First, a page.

Freed Man Wants NYC to Pay for His Jail Time

     BROOKLYN (CN) — A man who spent nearly nine years in prison for a crime he didn’t commit sued New York City, police officers and prosecutors for $30 million.
     Carlos Davis’ conviction for second-degree criminal possession of a weapon was vacated in April 2015 as part of Brooklyn District Attorney Ken Thompson’s sweeping program to investigate and correct wrongful convictions against mostly black or Hispanic convicts after he took office in the city’s largest borough in 2014.
     Twenty people, including Davis, have been cleared of criminal charges through Thompson’s amnesty efforts. They’re mostly black or Latino, and only one of them is a woman.
     The program was Thompson’s campaign platform when he took the office. He’s the first black man to take the helm as Brooklyn’s top legal eagle.
     “One of the first things DA Thompson did … was to create perhaps the largest Conviction Review Unit (CRU) in the country, which is tasked with looking into old, questionable conviction[s],” the DA’s website touts. “The structure and unprecedented work of the unit — which upheld most cases but concluded that 20 people had to be exonerated — is now considered a national model.”
     Some of the exonerated spent more than two decades in prison for crimes they didn’t commit before finally being released.
     Davis wasn’t the first, and was actually in the middle of the throng of inmates let loose by the DA’s office. Now, he wants $30 million for the eight and a half years he spent in prison for the murder he never committed.
     He sues for his 1991 conviction that was the product of what he calls “perjured testimony [and] fabricated evidence” that was later revealed by the CRU.
     The unit looked into his case in 2013 as part of a series of cases involving “disgraced” former detective Louis Scarcella, one of the officers often at the heart of similar bogus convictions, according to Davis’ lawsuit, filed Friday in Eastern New York Federal Court.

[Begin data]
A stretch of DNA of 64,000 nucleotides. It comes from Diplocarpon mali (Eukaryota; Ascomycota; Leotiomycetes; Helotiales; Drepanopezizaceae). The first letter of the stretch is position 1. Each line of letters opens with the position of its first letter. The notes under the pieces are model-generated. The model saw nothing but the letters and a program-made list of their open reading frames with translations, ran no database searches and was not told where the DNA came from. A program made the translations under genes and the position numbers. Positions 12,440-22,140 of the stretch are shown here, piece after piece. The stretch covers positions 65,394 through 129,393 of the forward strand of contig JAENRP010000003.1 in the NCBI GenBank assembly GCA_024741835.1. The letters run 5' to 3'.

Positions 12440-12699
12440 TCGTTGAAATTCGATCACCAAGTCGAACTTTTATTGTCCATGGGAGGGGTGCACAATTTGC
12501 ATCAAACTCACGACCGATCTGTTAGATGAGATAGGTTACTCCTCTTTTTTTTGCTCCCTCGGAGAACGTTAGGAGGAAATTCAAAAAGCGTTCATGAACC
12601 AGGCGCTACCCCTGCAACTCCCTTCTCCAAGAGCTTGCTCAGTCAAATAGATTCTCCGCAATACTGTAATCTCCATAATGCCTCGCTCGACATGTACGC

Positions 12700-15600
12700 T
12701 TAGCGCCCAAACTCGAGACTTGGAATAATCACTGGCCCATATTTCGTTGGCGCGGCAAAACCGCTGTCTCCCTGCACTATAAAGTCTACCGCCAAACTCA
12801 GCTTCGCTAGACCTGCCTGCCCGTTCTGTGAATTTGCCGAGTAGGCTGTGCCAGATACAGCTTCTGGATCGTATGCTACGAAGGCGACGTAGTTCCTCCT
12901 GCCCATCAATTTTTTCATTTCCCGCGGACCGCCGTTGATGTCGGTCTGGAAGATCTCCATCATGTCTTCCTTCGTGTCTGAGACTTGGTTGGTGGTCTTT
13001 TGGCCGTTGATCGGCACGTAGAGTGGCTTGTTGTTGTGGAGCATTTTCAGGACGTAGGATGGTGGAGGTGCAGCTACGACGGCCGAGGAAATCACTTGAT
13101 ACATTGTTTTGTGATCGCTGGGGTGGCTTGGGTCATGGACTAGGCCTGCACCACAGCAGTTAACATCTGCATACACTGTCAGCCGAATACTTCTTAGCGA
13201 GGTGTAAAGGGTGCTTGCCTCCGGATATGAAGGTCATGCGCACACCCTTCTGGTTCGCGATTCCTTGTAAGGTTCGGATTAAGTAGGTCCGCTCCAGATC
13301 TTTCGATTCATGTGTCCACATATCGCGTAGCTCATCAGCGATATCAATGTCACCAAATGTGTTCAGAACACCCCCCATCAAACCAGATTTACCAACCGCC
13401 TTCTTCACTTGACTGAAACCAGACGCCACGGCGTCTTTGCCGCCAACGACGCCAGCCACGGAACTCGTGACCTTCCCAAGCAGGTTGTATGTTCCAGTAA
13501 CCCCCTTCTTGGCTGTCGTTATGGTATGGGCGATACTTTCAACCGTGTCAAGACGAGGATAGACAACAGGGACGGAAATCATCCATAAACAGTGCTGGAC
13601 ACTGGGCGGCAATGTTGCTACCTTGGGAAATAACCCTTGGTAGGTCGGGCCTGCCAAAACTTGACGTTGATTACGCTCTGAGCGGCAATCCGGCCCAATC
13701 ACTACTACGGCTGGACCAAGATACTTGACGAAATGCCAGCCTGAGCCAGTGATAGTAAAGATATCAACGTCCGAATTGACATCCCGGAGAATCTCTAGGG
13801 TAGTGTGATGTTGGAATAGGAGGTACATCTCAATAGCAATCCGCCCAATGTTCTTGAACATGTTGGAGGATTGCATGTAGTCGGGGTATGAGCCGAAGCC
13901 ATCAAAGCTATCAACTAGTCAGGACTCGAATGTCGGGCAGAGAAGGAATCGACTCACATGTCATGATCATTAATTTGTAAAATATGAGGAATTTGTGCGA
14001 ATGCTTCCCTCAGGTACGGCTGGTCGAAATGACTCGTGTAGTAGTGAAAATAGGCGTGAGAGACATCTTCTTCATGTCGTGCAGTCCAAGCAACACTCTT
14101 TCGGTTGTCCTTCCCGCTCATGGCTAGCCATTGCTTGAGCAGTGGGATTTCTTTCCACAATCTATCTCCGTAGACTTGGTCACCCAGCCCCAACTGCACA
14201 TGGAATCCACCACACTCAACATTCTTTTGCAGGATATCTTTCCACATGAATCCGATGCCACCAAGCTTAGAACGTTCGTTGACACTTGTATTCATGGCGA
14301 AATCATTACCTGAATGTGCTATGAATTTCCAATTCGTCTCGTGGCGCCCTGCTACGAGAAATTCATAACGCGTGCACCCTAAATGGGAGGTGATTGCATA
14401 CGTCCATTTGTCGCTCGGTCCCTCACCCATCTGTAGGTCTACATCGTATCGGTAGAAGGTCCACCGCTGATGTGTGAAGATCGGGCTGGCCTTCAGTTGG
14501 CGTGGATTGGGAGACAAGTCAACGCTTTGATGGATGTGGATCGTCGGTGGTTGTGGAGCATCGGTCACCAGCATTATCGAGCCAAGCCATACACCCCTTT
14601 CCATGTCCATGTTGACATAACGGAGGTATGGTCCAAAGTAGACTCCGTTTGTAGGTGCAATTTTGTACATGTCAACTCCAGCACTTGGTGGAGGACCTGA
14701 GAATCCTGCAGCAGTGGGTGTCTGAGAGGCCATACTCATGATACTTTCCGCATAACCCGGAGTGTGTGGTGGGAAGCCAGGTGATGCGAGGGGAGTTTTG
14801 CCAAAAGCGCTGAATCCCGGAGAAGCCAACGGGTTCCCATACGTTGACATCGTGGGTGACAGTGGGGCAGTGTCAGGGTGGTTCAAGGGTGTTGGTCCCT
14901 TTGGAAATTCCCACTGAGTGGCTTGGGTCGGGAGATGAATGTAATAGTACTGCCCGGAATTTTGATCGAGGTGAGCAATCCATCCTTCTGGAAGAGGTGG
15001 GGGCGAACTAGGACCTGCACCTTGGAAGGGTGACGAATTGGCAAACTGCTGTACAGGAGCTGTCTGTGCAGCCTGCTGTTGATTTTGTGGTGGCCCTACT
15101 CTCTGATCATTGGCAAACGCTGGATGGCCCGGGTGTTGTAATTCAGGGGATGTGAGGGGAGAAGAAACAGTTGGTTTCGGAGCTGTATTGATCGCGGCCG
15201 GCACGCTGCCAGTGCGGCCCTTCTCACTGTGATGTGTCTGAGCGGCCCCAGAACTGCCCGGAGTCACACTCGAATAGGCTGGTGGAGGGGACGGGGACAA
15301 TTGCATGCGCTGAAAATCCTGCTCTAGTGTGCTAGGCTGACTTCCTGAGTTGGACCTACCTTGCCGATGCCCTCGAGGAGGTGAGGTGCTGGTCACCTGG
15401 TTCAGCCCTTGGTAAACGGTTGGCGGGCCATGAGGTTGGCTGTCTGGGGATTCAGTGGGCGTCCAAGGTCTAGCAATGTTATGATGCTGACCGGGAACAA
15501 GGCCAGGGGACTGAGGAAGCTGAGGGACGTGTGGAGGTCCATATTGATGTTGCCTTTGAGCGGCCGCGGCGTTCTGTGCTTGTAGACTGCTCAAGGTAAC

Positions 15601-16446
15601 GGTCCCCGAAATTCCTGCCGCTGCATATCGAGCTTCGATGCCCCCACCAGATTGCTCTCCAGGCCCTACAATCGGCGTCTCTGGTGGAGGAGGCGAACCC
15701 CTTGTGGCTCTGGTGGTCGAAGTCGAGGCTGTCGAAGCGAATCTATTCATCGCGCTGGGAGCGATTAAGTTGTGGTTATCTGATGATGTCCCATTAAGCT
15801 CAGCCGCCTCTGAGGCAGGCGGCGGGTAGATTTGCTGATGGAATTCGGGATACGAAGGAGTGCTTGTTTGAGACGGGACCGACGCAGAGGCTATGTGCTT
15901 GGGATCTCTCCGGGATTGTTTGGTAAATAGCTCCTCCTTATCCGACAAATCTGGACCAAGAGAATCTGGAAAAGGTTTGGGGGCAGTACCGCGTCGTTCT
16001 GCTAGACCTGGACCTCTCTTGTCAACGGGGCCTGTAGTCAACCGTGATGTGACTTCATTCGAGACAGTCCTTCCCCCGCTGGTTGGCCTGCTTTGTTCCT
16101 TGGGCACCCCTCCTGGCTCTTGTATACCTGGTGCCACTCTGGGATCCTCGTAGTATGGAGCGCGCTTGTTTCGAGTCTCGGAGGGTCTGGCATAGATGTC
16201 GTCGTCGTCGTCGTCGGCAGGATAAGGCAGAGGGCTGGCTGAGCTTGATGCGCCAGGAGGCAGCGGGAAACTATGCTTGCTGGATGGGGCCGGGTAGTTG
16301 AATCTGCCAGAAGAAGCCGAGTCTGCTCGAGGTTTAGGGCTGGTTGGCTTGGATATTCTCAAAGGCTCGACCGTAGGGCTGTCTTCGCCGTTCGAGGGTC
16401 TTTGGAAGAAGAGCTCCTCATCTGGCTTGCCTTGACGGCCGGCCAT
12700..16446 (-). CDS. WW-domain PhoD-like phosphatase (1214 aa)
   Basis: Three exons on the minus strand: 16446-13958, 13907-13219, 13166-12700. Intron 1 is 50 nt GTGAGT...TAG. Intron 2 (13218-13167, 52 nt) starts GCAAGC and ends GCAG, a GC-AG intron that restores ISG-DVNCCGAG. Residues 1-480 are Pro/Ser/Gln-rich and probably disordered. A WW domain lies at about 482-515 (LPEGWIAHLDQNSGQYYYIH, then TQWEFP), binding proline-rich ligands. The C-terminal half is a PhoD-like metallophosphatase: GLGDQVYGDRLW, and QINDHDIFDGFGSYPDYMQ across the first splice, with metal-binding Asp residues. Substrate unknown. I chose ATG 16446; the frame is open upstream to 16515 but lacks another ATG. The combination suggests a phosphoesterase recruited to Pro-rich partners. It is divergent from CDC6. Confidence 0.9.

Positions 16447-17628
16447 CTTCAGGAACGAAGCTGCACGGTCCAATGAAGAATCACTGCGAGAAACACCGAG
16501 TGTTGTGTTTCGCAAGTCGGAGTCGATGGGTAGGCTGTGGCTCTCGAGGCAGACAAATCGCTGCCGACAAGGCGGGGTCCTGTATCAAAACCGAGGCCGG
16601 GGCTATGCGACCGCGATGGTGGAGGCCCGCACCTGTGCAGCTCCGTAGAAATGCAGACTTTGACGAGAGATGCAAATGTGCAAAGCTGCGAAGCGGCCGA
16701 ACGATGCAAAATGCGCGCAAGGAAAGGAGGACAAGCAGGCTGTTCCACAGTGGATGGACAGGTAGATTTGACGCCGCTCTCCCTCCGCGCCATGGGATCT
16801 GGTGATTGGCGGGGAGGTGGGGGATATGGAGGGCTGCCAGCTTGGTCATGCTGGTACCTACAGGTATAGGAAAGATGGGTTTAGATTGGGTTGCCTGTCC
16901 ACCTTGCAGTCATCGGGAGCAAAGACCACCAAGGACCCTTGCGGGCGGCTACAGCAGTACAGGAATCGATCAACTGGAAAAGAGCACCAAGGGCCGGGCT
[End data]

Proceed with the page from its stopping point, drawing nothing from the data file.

The Queens man was 18 years old on a Friday night in 1988 and about to become a new father when he was in East New York and a drive-by shooting broke out, brought on by gunmen with a .38 caliber.
     Everyone scattered, and Davis ran back to his family’s apartment, his lawsuit states. Norris Williams, however, was shot and killed.
     Police then showed up to the apartment where Davis lived with his mother and arrested him, then charged him with a felony for second-degree murder. Just a month later, he was indicted.
     He claims that the whole case “rested entirely on eyewitness testimony” and not on actual facts.
     He also says that the three witnesses to testify against him to get prosecutors a conviction later recanted their stories.
     Defendant Officer Jeffrey I. Ginsberg even threatened those who testified against Davis with prosecution if they didn’t “stick to their story” to pin him with the murder, according to Davis’ 32-page complaint.
     Ultimately, the jury found Davis not guilty by reason of justification to the second-degree murder charge, but found him guilty of second-degree criminal possession of a weapon.
     Davis was released from prison in March 1997, after which he was placed on parole and post-released supervision.
     “Mr. Davis, a married father of three children, a union worker, and an upstanding citizen who has had no interaction with the criminal justice system since his release nearly 20 years ago, is entitled to damages for the devastating harm caused by his wrongful conviction and deprivation of liberty,” the lawsuit states.
     Davis wants $20 million in compensatory damages for civil rights violations, and $10 million for punitive damages. He is represented by David B. Sanies in Manhattan.
     The lawsuit names as defendants New York City, Ginsberg, Lonnie W. Owens, Robert Williams, and 20 John and Jane Does, who Davis says are current or former employees of the New York City Police Department and/or the Kings County District Attorney’s Office.

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